Arteriovenous access failure is multifactorial in nature with contributions from both medical and surgical etiologies. Medical causes of arteriovenous access failure are rare, and therefore infrequently identified as a major contributing source of malfunction. Although they account for only 10-15% of all cases of access failure, their importance should not be underestimated, especially in cases where a surgical source cannot be identified. Most medical causes are derived from Virchow's triad of endothelial cell injury, stasis, and hypercoaguability. Endothelial cell injury occurs through oxidative stress, activated platelets, increased levels of circulating tumor necrosis factor-α, and preexisting intimal hyperplasia. Stasis can occur through prolonged access compression, hypotension, or hypoalbuminemia. Finally, patients with renal failure requiring hemodialysis are frequently at increased risk for hypercoaguable states, except for situations of platelet dysfunction, and therefore access failure. Potential treatments include identifying and removing the offending source, as well as innovative, new medications to prevent their reoccurrence. Treatment is aimed at improving quality of life, as well as decreasing morbidity and hospital admissions in this difficult patient population.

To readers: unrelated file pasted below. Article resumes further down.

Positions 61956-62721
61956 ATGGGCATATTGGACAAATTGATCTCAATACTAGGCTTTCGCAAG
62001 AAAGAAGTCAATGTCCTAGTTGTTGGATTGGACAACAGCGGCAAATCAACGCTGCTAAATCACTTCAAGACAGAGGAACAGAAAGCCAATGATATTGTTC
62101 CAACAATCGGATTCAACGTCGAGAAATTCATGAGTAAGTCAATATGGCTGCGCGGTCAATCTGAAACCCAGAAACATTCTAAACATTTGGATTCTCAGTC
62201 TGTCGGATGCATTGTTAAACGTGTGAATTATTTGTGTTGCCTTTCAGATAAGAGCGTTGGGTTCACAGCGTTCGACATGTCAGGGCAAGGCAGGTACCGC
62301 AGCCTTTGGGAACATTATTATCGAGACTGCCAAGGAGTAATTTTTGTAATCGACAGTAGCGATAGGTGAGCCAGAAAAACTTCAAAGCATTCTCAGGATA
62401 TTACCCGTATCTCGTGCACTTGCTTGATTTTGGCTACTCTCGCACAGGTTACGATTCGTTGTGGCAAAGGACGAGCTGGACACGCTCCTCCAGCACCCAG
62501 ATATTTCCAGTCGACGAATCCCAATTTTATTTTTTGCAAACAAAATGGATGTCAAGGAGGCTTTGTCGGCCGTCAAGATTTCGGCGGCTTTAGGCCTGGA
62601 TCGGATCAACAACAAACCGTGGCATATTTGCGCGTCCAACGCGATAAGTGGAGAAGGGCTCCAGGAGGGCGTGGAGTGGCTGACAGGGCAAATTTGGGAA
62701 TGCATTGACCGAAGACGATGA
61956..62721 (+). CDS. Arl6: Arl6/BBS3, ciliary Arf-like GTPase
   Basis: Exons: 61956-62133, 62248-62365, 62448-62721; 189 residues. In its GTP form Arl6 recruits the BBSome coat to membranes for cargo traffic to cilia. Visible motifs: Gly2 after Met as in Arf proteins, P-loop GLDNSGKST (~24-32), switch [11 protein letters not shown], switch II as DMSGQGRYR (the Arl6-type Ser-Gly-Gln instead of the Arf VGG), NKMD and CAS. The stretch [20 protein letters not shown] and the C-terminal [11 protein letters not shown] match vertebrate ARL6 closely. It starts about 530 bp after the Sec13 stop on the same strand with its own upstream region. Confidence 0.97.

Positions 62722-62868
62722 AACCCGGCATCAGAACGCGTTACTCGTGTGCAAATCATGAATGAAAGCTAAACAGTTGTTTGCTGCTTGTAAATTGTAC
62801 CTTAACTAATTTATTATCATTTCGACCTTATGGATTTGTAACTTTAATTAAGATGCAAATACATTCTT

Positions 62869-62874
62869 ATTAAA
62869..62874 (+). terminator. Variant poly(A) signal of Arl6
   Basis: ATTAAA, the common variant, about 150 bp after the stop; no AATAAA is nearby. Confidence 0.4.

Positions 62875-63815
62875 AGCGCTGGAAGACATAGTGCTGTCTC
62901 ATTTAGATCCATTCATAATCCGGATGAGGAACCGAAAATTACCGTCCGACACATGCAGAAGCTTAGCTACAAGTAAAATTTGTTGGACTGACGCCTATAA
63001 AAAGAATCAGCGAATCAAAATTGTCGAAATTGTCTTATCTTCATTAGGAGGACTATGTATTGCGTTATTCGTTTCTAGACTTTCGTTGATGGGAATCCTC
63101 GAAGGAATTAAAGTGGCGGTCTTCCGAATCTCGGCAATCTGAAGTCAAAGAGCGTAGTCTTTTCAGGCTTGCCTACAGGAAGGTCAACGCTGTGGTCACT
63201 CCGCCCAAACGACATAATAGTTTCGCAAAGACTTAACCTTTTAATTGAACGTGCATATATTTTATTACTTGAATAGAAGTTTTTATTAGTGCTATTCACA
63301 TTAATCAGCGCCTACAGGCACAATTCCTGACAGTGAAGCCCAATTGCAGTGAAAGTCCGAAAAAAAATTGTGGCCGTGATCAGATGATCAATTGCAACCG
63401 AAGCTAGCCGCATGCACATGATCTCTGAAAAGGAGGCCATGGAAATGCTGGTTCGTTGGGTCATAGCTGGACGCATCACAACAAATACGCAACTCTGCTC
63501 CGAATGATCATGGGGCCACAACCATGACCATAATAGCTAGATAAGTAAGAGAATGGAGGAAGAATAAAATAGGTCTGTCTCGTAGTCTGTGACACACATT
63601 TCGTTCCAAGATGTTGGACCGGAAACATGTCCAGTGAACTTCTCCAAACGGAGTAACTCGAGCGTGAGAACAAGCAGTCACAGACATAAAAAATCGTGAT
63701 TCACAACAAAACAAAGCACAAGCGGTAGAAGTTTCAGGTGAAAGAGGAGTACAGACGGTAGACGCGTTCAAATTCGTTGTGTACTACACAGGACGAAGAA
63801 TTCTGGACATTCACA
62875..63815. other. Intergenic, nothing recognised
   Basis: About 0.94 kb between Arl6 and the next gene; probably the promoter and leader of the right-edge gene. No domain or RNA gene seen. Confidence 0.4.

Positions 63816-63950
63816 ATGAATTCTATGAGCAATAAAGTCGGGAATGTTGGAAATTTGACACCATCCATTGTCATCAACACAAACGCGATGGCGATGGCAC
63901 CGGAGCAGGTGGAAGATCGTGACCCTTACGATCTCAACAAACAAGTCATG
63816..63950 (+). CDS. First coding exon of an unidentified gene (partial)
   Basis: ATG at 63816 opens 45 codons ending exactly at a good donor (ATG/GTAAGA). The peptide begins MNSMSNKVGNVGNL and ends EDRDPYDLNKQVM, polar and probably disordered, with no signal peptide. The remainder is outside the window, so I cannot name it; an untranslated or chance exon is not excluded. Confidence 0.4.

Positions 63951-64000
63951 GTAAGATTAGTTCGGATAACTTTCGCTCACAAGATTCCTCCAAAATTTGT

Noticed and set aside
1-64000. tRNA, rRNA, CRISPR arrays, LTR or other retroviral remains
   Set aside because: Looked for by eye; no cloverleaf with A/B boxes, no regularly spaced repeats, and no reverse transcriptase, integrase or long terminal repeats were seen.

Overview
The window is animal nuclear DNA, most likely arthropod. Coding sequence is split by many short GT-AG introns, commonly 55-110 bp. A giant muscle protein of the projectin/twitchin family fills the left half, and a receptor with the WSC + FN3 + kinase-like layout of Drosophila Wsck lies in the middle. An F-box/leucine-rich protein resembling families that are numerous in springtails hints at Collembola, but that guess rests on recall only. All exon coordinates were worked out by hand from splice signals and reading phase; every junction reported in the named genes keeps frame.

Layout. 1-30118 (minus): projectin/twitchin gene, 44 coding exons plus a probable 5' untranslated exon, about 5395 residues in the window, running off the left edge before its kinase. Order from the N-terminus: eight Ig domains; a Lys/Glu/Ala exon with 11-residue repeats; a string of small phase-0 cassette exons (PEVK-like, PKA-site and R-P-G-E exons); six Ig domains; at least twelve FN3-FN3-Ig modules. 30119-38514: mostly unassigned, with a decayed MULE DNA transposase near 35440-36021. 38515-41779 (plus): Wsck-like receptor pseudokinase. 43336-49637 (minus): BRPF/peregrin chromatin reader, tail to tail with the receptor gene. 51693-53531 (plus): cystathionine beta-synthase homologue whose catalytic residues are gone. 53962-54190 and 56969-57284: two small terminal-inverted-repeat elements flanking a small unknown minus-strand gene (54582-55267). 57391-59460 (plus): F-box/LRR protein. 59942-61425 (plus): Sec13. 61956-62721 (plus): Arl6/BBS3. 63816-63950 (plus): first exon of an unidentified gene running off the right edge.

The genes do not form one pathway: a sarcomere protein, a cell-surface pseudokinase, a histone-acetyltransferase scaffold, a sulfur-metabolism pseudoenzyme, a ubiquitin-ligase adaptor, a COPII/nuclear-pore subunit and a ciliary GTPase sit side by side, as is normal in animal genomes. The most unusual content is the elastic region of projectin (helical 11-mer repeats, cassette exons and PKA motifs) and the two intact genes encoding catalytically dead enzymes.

ASJC Scopus subject areas
- Cardiology and Cardiovascular Medicine